Though I have lived outside of Stuttgart for one year, I have yet to do a proper city tour. I tend to go to the same well-known areas when I do venture into the city from our small town (ex. Königstraße, the popular shopping street, the Schlossplatz, the largest square in central Stuttgart, or occasionally to Bad Cannstatt for a festival like the Cannstatter Wasen).
Not long ago, I learned that there is an English language walking tour of the downtown area with Stuttgart Steps. The 90-minute tour is run by Sarah, a history buff and California native who has been living in Stuttgart for 4 years.
On the first day of school holidays, S and I decided rather on a whim to check out the tour and get to know Stuttgart a little better. Fortunately the tour did not require a reservation. The meeting point for the tour was opposite the Neues Schloss (the New Palace), right next to the Landesmuseum Württemberg (Württemberg State Museum). As luck would have it, S and I were the only 2 people to show up that day, so we had our own private tour of the city.
The tour began with a brief history of the Altes Schloss (the Old Palace) which is now home to the Landesmuseum Württemberg. From there, we carried on to Schillerplatz (the photo above). The square is named after Johann Christoph Friedrich von Schiller (better known as Friedrich Schiller), the famous German poet, historian, philosopher and playwright. The Schiller memorial statue was erected in 1839, though Schiller died in 1805. Some of Schiller’s best known works include “Mary Stuart”, “William Tell” and the poem “Ode to Joy” which inspired Ludwig van Beethoven’s famous piece in his Ninth Symphony. A flower market takes place in the square on Tuesday, Thursday and Saturday mornings. We caught the tail-end of the market hours and glimpsed some beautiful bouquets for sale in the square.
From Schillerplatz, we carried on to the Stiftskirche, the oldest evangelical church in Stuttgart. One of its most notable features is the stark contrast between the two church towers, the first built in Romanic style and the second built in Gothic style.
We carried on to the Marktplatz, where a weekly fruit and veggie market also takes place on Tuesday, Thursday and Saturday mornings. I remember stumbling upon this market on my way to German class one day in the early spring and was impressed with the excellent selection of local produce. I’ll have to come back soon to check out the flower and fruit/veggie markets!
Sarah told us that there was a bunker hotel (das Bunkerhotel) located directly under the Marktplatz that was in operation from 1945 to 1985. The hotel was eventually closed due to structural safety reasons but can be visited one night a year during the Lange Nacht der Museen (the long night of the museums). According to Sarah, the lineup for entrance to this hotel is many hours long, so show up early if you want a peek inside!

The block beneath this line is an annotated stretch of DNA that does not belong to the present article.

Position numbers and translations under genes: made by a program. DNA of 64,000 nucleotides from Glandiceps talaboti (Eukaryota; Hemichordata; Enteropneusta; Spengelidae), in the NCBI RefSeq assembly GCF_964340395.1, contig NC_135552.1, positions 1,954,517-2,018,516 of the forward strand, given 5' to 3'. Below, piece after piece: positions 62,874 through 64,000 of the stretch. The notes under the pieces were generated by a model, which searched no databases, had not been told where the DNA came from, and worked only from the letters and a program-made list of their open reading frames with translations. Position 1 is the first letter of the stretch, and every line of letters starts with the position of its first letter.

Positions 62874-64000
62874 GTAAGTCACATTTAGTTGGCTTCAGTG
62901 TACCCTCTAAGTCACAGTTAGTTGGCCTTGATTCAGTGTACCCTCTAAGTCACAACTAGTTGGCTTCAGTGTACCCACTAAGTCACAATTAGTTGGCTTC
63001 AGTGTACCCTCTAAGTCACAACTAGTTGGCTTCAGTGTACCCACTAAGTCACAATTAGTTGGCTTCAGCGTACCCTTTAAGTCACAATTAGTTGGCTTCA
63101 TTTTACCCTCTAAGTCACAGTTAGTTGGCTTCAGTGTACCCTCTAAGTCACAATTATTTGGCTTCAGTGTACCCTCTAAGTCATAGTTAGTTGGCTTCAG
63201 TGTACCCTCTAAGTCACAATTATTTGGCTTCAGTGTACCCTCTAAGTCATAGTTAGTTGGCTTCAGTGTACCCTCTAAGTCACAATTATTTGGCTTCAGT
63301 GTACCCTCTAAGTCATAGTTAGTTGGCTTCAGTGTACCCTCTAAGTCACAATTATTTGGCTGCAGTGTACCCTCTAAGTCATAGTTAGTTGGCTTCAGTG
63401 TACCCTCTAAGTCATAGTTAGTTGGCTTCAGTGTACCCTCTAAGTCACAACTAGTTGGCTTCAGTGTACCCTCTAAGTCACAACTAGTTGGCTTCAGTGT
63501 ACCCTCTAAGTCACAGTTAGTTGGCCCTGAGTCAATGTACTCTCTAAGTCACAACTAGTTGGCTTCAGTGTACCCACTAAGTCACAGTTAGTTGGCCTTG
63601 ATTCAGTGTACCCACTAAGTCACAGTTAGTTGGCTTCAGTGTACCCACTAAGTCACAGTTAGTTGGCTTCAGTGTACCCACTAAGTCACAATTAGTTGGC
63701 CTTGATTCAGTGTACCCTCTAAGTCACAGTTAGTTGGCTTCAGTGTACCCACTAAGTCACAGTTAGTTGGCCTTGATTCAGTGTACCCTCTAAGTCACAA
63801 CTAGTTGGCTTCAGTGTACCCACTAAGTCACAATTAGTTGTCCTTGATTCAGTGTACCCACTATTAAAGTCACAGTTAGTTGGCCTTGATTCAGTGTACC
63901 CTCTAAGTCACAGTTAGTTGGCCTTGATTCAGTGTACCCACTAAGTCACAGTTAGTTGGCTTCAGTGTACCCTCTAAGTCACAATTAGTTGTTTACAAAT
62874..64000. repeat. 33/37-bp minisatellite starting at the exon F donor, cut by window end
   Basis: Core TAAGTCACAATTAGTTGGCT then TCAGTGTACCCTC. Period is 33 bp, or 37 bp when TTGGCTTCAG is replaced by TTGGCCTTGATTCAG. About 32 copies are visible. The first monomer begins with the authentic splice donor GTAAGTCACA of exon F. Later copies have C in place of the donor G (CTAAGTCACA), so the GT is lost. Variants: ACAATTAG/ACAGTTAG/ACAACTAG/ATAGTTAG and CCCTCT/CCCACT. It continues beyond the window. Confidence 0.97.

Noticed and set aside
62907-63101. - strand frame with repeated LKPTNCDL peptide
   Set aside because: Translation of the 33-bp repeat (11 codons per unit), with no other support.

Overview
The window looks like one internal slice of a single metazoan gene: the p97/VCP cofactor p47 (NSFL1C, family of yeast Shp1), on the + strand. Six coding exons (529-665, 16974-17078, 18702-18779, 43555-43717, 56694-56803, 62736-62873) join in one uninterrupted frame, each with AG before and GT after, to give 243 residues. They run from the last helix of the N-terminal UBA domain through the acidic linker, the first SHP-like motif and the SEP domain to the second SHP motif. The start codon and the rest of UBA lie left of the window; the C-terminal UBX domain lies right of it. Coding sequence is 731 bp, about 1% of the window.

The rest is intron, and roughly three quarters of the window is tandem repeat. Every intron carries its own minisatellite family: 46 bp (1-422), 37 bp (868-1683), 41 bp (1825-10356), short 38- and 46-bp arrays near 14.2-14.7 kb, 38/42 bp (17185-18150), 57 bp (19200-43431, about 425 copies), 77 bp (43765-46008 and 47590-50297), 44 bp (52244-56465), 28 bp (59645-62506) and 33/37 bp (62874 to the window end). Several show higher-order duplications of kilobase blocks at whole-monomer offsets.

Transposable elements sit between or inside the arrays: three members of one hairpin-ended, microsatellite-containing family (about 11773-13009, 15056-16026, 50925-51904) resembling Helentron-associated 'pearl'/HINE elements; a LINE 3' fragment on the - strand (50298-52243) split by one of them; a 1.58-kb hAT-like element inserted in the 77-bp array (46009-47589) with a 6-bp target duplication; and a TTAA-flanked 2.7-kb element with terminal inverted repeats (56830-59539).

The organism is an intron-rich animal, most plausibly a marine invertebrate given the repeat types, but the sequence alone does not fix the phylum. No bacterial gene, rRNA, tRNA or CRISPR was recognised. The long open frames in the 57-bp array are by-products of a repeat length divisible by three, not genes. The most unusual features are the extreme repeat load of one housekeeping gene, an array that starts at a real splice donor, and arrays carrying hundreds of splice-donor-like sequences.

On one side of the Marktplatz stands the Stuttgart Rathaus (city hall). Inside the Rathaus you can find a paternoster, a passenger elevator made up of a chain of open circulating compartments. Passengers can enter or exit the paternoster on any floor they like. Nowadays, most paternosters have been replaced with modern elevators. However, the people of Stuttgart objected to the removal of the paternoster in the Rathaus claiming it to be a characteristic feature of the city hall and it still exists today. S and I went for a little ride on the paternoster and I think it was the highlight of the tour! It moves at quite a fast clip so you need to be speedy getting off and on. I can definitely understand why so many paternosters were replaced for safety reasons! Check out the video below to see the Rathaus paternoster in action.
We headed back into the city centre and stopped by the Markthalle, a 100-year old covered market. They sell fantastic fresh produce (I even spotted some jalapeños which have proven to be elusive in Germany), as well as imported ingredients. From Asian sauces to Greek olives and Hungarian spices to Spanish wines, the Markthalle is a food lover’s paradise. I made a mental note to come back for the dried ancho chili peppers, the fresh baklava (S’s new favourite after our latest trip to Greece) and the perfect-looking French macarons.
I definitely recommend checking out a Stuttgart Steps city tour if you’re visiting Stuttgart for a short period of time and want a general overview of the city’s highlights. As a new “local”, I found the tour to be a great value and learned new things about the city and its history. I only wish I had done the tour sooner!
Stuttgart Steps also offers a tour in nearby Esslingen, a beautiful medieval city on the Neckar River. This tour requires reservations, so be sure to sign up for a tour in advance.